Dr Chris on the link between paracetamol and heart disease
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Dr Aggarwal said: “Taking them too often can cause severe harm to the kidneys. The threat is even greater in high-risk individuals such as the elderly, diabetics and patients of high blood pressure.
“Most patients present themselves with acute rise in creatinine levels, known as Acute Kidney Injury. There can also be worsening of pre-existing Chronic Kidney Disease, leading to rise in creatinine levels.
“Painkillers can also cause a rise in potassium levels in the body. Most patients remain asymptomatic in early stages of the kidney disease…However, in advanced forms of CKD, there can be breathlessness, vomiting, loss of appetite and swelling all over the body.”
The doctor goes on to add that in their belief, prevention is better than the cure so a sensible use of paracetamol is advised.
With regard to the consumption of paracetamol, it is recommended to stick to the dose recommended on the packaging of the medicine.
Meanwhile, the NHS says: “Taking one or two extra tablets by accident is unlikely to be harmful, as long as you do not take more than eight tablets in 24 hours”.
At this point the NHS recommends that a person should: “Wait at least 24 hours before taking any more paracetamol.”
Like all medicines paracetamol can cause side effects.
Although rare it has been suggested by the NHS a person should call 999 or go to A&E if they experience a skin rash, they’re wheezing, they’re experiencing tightness in their chest or throat, and they have trouble breathing or talking after taking paracetamol.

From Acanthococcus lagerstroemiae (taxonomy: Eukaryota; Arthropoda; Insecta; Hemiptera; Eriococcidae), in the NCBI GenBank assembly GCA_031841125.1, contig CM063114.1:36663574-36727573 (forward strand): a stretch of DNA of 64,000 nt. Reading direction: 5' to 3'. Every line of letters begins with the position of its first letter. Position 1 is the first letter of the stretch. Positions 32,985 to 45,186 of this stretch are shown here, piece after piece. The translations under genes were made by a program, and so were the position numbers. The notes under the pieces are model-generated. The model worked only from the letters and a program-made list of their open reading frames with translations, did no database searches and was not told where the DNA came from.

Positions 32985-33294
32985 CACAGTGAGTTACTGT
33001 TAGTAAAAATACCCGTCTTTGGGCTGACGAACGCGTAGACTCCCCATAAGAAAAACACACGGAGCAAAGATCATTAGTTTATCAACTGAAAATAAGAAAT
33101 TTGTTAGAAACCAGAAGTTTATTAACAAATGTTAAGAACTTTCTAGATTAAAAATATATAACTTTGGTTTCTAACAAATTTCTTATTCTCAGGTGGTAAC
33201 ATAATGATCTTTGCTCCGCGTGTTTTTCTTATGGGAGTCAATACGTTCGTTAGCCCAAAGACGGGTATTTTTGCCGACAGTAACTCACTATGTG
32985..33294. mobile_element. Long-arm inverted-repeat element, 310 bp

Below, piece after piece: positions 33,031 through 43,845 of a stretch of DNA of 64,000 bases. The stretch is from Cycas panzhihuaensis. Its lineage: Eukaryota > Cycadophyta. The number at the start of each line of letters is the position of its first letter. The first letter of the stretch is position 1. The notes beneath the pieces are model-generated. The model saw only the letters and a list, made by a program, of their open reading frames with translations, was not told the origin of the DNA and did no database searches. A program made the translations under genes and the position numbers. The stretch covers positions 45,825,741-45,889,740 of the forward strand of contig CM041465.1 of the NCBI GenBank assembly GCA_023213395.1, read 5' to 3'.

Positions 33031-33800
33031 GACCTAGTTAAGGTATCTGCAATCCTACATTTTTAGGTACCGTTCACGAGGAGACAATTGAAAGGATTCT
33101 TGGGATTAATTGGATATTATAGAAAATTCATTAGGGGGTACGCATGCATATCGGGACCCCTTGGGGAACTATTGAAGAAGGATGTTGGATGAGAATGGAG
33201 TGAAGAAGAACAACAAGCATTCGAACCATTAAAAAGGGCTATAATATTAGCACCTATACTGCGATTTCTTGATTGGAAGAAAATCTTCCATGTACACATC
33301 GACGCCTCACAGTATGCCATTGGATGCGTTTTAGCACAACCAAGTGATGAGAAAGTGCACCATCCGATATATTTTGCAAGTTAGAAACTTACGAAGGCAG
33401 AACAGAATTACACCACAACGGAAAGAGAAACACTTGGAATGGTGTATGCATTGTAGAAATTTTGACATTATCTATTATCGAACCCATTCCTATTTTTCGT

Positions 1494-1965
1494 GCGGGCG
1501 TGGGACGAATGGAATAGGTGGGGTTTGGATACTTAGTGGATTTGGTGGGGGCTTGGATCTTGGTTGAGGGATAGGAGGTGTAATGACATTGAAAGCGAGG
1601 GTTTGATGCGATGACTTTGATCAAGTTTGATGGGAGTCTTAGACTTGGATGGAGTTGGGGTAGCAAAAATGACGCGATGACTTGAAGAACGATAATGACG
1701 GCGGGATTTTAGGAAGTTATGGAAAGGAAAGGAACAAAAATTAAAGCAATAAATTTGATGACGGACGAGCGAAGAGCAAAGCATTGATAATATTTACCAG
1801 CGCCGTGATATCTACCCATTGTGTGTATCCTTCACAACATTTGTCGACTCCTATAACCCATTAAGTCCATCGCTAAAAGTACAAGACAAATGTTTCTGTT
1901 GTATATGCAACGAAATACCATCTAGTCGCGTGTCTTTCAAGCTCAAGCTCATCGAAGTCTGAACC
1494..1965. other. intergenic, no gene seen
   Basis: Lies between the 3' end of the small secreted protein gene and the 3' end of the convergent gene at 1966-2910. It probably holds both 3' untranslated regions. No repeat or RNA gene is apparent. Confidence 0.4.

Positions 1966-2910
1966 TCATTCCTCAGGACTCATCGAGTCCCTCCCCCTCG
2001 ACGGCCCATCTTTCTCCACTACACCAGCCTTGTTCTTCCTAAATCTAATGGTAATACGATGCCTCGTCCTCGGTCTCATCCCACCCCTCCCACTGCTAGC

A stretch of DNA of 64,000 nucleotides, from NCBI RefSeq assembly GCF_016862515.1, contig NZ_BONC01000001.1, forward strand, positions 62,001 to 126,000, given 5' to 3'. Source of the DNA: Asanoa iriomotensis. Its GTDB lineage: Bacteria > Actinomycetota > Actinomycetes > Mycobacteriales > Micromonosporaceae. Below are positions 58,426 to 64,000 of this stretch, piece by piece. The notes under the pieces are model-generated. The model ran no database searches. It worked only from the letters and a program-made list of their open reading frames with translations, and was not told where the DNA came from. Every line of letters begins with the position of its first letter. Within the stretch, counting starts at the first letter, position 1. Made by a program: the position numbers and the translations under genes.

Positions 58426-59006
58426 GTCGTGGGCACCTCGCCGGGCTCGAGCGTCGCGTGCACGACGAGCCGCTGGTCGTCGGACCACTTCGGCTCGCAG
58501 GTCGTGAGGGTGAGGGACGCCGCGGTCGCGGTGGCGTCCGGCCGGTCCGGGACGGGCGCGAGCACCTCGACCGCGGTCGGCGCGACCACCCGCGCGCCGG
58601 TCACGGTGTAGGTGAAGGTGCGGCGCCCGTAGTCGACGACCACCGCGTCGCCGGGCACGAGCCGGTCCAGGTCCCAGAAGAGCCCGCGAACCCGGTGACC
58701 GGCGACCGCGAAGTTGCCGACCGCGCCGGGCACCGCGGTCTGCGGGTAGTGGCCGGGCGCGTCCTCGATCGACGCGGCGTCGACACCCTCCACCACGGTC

It is also recommended that A&E should be attended if the mouth, face, lips, tongue, or throat start swelling.
Full information on all side effects of each paracetamol will be present on the leaflet each packet comes with.
Should an unexpected side effect occur, users of paracetamol have a place to place their complaint.
Known as the Yellow Card Scheme, since 1964 it has been where patients have been able to report issues and side effects with and of medicines and medicinal products.
Each report goes to the MHRA, the medicinal regulatory authority of the UK government.
Once the report has been submitted, the MHRA will then decide if action needs to be taken.
During the pandemic, a Covid specific Yellow Card Scheme was launched so patients could send Covid related reports.
Whether the Covid Yellow Card Scheme continues into the future or becomes amalgamated with the original scheme is yet to be seen.
Covid cases have begun to rise in recent weeks as the impact of the lack of restrictions is borne out in statistics.
Recently the government lifted the last of the Covid restrictions in the UK, as it looks to learn to live with COVID-19.
Scientists and health experts have universally criticised the move due to lack of evidence for the decision.
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